3) Computer chair.

While you can definitely use a chair you stole from the dining room, it isn’t recommended. Get yourself a chair with lumbar — that’s lower back — support. If at all possible, purchase a gaming chair, because those are built for people who spend a lot of time in them, so they have support in all the right places!

4) Wrist padding — preferably a gel.

The cloth kind will irritate your forearms if you have sensitive skin. These might not seem important, but you’ll quickly realize that, the more typing you do, the more tired your wrists will be. The constant strain will land you with early-onset carpal tunnel.

5) Sturdy desk.

Surprise! This is an important item that a lot of people will just fudge. You need to have a desk with enough space for your monitor — or monitors, if you’re dual-screening, your CPU, they keyboard, the wrist rest, AND give you ample room for your arms. It also needs to be the right height. Even if your computer chair can move up and down, if your desk is too high or too low, you will be bending your neck and ultimately find yourself stiff in the weeks to come.

With these five things, you’ll be ready to take on the coding world! Have chair suggestions? Keyboard you think work best? Drop them down in the comments and help out a fellow coder!

Everyone has those “days” — you know, when you wake up and everything is just instantly and horribly wrong. Could be that there’s a test you don’t feel prepared for, or a meeting you’re scared to attend, or maybe you just didn’t start your day off as healthily as you had hoped. They happen, and it’s okay to feel those kind of negative emotions, so long as they don’t become who we are. Usually, they’re preventable. How? Well, we’ll tell you, with these ways to start the day off right.

Get enough rest.

We understand that, in a world where things are always on the go, that it’s hard to get at least eight hours of sleep, but sometimes you just have to set aside the to-do list and go to sleep. Getting enough rest is probably one of the biggest and easiest things you can do to improve your mood and your all-around health — that’s mental, physical, and emotional health. Turn off the notifications on all electronic devices, throw on some sleepy tunes, turn out the lights, and get some shut-eye.

But also wake up on time.

Sleeping in is great… when you don’t have anything to do, so save it for the weekends or other days off; when you’re pressed for time, sleeping in is just not the thing you want to do if you want to be able to function for the rest of the time you need to be awake. If you’ve gotten enough sleep, then waking up at six every morning won’t be much of an issue.

Recite your mantra.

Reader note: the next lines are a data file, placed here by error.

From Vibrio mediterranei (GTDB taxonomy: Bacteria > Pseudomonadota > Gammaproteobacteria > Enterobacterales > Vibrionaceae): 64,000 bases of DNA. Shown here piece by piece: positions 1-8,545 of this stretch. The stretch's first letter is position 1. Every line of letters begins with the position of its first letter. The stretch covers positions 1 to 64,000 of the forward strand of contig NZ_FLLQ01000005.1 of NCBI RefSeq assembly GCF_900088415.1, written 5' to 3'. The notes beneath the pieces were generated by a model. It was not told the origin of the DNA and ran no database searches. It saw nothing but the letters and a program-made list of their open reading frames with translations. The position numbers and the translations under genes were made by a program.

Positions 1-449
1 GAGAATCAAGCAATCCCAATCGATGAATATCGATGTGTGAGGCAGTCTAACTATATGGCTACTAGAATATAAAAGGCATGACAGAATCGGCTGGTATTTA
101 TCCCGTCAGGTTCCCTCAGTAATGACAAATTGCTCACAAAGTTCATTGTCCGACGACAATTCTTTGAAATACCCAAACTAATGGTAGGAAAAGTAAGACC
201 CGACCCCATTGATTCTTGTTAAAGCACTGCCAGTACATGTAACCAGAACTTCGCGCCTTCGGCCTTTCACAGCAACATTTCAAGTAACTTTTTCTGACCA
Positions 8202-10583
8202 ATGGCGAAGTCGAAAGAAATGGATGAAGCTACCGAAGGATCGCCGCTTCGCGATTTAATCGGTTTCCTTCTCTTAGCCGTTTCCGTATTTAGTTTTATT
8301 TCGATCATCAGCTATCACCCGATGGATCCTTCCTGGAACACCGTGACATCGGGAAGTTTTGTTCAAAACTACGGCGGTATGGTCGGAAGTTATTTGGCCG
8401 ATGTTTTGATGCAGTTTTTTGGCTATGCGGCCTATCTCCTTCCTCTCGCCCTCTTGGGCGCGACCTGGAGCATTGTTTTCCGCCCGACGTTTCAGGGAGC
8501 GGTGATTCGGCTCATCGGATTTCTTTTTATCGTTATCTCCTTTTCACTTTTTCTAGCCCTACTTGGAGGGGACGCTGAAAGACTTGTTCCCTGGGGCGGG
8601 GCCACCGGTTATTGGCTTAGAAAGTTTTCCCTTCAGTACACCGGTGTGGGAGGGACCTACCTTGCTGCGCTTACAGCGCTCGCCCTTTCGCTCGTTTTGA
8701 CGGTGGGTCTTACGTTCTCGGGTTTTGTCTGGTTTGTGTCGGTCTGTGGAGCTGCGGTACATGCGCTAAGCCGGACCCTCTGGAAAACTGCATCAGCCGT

A mantra can be anything — but it has to be positive. It can be as simple as telling yourself: “I WILL get this task done, I WILL get that project finished, etc, etc, etc.” Or maybe your mantra is a list of good things in your life and why you get up every morning: “My dog, my cat, my mother…” Whatever it might be, it will put you in the right mindset before you set out to tackle whatever big test or crazy task you had to do that day.

Don’t forget to eat.

We might sound like your mother, but she has a point! You might be able to function without eating breakfast, but it will definitely give your brain the boost it needs to be happy and refreshed until your next meal. However, try to avoid really sweet things like donuts or sugary cereals, and avoid an overdose on starchy foods like bread and bagels. You’d be surprised at how far a bowl of yogurt and fruit will take you.

Lastly, give in to that mood music! Your favorite music will make the start to any day great — throw in ome upbeat jams and tackle the morning like a champion.

What do you do to start your day in the best possible way? Let us know in the comments!

A key part to good grades and an all-around good time in a specific class is to keep yourself up to date with the material and make sure you understand it. Pop quizzes are the bane of our existence. That’s why study groups are probably the most powerful resource a student can get their hands on; they are beneficial because they not only bring several minds together to learn different aspects of a difficult subject, but they also help build strong bonds between classmates. Everyone learns differently, and that’s why study groups are such life savers — you might find someone who can explain it to you in your learning style, or you can help them! It’s so important that you go to the group prepared, to enhance studying effectiveness. Here is our list of things you should bring to your next study session!

1. Electronics — Laptop/tablet, phone, etc.

As much as we’d hate to admit it, we depend on our electronics, especially when it comes to studying. Bring something you can use the Mighty Google with, but don’t forget to mute the social media and YouTube notifications!

2. Chargers for all previously listed devices.

Nothing says “absolute chaos” like running out of battery life on your laptop in the middle of an emergency cram session.

3. Books.

Not all of your answers will be on the internet, and not all of your homework or projects will, either. Be sure to bring every book or material packet you have for that specific class, otherwise you’ll be passing around the one book that someone brought on accident.

4. Writing utensils.

Can’t get anywhere without them, can you? Bring an array of pens, pencils, and highlighters with you — the more the merrier.

5. Snacks!

The key to a good study session is to keep the snacks satisfying, but not so heavy that you get sleepy. Avoid big meals with lots of bread. A sweet and salty trail mix, a bag of grapes, peanut butter and any sort of dipping food… the possibilities are endless.

6. Drinks.